Frogtown Square meet and greet 2

Frogtown Square meet and greet

On the corner of University Avenue and Dale Avenue is an empty lot where the old Saint Paul Police Western District Office used to stand. However, it will not be empty for much longer: A new mixed-use development, known as Frogtown Square, will be built there.

There was a ground breaking for the four-story project on November 23, 2009, at which Mayor Chris Coleman, City Councilman Melvin Carter and others spoke enthusiastically about the project. Greater Frogtown CDC, Model Cities, Neighborhood Development Center, and Aurora/Saint Anthony Neighborhood Development Corporation have collaborated to see this mixed-use building come full circle. The ground floor of Frogtown Square will be for commercial use, approximately 10,000 square feet for shops and offices, all of which have been rented by small, minority-owned businesses in the area. The upper three floors will be affordable apartments for independent seniors.

On Feb. 22, developers held a meet-and-greet at the Central Corridor Resource Center to connect general contractors, Benson and Orth Associates/Meyer Contracting JV, with local subcontractors and residents from the neighborhood looking for construction jobs.

Nieeta Presley of ASANDC shared the hope behind the meet-and-greet between the general contractors and the subcontractors. “The development is designed to help the community grow through people working together to make things happen in their own neighborhood,” she said. “Plus, it gives an opportunity to low-income people, minorities, and women. It helps the area to become a better community by letting folks get to know each other and make a difference in their neighborhood.”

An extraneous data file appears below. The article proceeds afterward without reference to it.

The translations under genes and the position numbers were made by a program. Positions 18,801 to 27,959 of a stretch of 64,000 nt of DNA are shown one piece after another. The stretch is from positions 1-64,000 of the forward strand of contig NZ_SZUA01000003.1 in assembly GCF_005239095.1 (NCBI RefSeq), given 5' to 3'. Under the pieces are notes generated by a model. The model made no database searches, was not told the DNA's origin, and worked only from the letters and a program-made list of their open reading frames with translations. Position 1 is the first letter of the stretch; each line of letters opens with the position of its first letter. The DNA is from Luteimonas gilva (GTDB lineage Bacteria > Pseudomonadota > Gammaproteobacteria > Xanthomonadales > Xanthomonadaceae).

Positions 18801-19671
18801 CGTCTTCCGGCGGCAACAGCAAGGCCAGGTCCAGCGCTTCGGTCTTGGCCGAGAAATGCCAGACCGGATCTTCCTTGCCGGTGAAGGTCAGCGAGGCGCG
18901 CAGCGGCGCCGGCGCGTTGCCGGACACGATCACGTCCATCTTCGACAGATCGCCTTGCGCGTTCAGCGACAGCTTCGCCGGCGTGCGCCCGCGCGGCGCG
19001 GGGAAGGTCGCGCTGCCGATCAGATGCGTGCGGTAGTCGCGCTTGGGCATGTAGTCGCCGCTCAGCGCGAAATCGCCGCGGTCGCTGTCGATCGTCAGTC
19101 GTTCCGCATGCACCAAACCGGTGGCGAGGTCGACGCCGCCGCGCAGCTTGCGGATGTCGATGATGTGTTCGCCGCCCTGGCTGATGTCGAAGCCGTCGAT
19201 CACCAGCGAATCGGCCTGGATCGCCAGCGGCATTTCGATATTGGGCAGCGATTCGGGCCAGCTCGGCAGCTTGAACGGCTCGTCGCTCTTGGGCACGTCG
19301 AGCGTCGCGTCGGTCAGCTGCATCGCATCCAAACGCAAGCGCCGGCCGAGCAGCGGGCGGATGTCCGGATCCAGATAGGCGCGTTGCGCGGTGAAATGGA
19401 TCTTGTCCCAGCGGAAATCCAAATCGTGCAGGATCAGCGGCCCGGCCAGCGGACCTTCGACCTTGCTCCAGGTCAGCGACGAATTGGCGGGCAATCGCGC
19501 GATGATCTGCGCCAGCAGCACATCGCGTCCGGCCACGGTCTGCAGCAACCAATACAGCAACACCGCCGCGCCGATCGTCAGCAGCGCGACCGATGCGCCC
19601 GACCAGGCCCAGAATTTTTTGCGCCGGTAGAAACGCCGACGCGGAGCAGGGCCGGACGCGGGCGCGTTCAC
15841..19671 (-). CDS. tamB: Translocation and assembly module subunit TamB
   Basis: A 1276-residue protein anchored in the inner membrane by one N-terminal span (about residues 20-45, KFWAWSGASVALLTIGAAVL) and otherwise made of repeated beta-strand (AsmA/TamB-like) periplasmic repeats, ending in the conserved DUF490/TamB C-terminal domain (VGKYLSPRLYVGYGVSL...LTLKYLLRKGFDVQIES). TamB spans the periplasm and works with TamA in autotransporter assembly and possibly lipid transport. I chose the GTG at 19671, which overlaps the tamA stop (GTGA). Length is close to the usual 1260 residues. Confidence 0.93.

Because the project has received Section 3 funding from HUD, it is required, to the greatest extent possible, provide job training, employment and contract opportunities for low- or very-low income residents in connection with projects and activities in their neighborhoods, according to HUD.

Close to a hundred people showed up to the event and were able to meet the general contractors and get connected with those they have already subcontracted with.

Construction is set to begin in earnest later this month.

Community Roundtable

Organizer Roundtable

About 30 people attended the Organizer Roundtable on the Building Sustainable Communities project.

More than 30 attendees from 22 organizations gathered at the Model Cities Communities Room on University Avenue on February 24, 2010, to hear impassioned community leaders share their raw experiences — the triumphs and the difficulties — in realizing the true meaning of collaboration.

Collaboration, in this case, meant creating neighborhood-centric, multi-partner coalitions aligned with the Building Sustainable Communities initiative supported by Twin Cities LISC.

As part of a monthly roundtable series organized by the Alliance for Metropolitan Stability, the event, titled “Community Partnerships for Success,” drew excellent attendance according to Joan Vanhala, coalition organizer with AMS.

“I appreciated the different leaders who talked honestly about their challenges in working with coalitions towards one common goal,” said Vanhala.

Those leaders included Mari Bongiovanni, executive director, East Side Neighborhood Development Company; Staci Horwitz, program director, City of Lakes Community Land Trust; Cathy Maes, executive director, ICA Food Shelf; Judy Elling, executive director of ResourceWest in Hopkins; and Nieeta Presley, executive director, Aurora/St. Anthony Community Development Corporation.

During the two-hour session, leaders outlined the formulation of their collaborative, conveying both excitement and frustration in the challenges and rewards of developing cross-sector partnerships.